One of the most basic tax-planning devices is the unlimited marital deduction. It allows one spouse to pass his or her entire estate, regardless of size, to the other — and not pay federal estate taxes. No matter how large the estate, no taxes are due where it is passed to the spouse.
Married people planning their estate often create marital trusts, which are used to allow the surviving spouse to take advantage of the unlimited marital deductions of estate tax, while allowing him or her to have control over the property.
There is one type of marital trust that is of particular interest. It is called a Q-TIP trust, which stands for qualified terminable interest property.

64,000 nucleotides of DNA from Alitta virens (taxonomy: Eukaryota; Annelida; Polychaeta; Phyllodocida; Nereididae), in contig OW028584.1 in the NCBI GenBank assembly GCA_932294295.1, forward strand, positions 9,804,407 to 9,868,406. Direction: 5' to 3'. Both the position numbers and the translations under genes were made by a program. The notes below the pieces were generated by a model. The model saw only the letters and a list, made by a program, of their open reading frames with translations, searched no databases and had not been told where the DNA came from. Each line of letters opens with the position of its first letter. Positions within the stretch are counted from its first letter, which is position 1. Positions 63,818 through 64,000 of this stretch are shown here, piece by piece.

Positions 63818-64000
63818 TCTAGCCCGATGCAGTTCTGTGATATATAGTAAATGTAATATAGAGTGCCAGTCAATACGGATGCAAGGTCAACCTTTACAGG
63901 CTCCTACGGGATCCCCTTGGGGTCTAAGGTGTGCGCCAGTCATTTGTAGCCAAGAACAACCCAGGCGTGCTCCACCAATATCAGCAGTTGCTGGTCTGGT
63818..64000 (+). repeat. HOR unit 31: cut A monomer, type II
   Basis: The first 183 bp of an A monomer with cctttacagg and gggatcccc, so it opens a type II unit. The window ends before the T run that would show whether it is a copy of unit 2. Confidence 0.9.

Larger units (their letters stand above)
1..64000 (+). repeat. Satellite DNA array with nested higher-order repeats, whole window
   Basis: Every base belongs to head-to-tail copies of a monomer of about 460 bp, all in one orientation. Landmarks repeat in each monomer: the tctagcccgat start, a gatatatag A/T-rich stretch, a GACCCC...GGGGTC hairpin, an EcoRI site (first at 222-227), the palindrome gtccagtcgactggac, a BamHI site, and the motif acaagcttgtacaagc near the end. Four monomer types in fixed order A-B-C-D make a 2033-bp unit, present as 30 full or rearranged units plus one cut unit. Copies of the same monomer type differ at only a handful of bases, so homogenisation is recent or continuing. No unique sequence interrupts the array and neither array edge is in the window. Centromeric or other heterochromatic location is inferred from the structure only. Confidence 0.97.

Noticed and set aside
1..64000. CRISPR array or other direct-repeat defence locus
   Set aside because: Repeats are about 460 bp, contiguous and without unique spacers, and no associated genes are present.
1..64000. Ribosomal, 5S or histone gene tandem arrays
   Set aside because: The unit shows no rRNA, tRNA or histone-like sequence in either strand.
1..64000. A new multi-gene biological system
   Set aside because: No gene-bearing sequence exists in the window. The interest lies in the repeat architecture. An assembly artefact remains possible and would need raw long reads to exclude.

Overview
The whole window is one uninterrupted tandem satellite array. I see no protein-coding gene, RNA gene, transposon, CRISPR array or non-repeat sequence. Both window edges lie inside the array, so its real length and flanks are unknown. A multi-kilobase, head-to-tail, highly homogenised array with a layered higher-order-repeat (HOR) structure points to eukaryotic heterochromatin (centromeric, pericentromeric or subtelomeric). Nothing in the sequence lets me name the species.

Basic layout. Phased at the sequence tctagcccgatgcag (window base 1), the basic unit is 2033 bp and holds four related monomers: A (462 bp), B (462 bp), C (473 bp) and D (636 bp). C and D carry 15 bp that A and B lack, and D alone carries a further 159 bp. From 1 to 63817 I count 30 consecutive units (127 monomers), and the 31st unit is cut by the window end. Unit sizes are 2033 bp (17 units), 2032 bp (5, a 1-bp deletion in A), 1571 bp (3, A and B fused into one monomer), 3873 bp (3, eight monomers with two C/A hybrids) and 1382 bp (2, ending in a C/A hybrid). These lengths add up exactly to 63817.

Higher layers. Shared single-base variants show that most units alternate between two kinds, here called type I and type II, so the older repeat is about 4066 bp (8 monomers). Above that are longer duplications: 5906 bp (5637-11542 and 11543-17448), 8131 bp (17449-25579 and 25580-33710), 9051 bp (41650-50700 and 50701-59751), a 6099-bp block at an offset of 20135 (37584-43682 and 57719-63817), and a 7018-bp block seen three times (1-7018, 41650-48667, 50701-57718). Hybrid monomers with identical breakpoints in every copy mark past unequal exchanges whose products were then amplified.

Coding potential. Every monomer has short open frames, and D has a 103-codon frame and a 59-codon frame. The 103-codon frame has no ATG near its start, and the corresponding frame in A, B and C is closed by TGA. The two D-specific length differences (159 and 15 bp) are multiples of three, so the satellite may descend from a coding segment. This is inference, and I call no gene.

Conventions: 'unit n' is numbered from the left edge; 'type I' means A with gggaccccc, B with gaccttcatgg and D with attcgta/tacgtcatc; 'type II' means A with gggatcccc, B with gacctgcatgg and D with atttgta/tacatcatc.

In a Q-TIP trust, all of the income from the trust is paid to the spouse. However, the surviving spouse does not have to be given the power to appoint trust funds to him or herself or his or her estate. The trust funds thus pass directly to specified beneficiaries.
What all that means is that if you don't trust the surviving spouse to do what you intended, you can put a Q-TIP trust in place.
The QTIP trust is especially favored for people who want to make sure their children aren't slighted if their spouse remarries or has her own children or other beneficiaries whom she prefers.
For more information on how to do a Q-TIP trust in New York, please contact an attorney. And if your spouse is not aware that you are going to be making such a trust, then it is best to have that conversation first.
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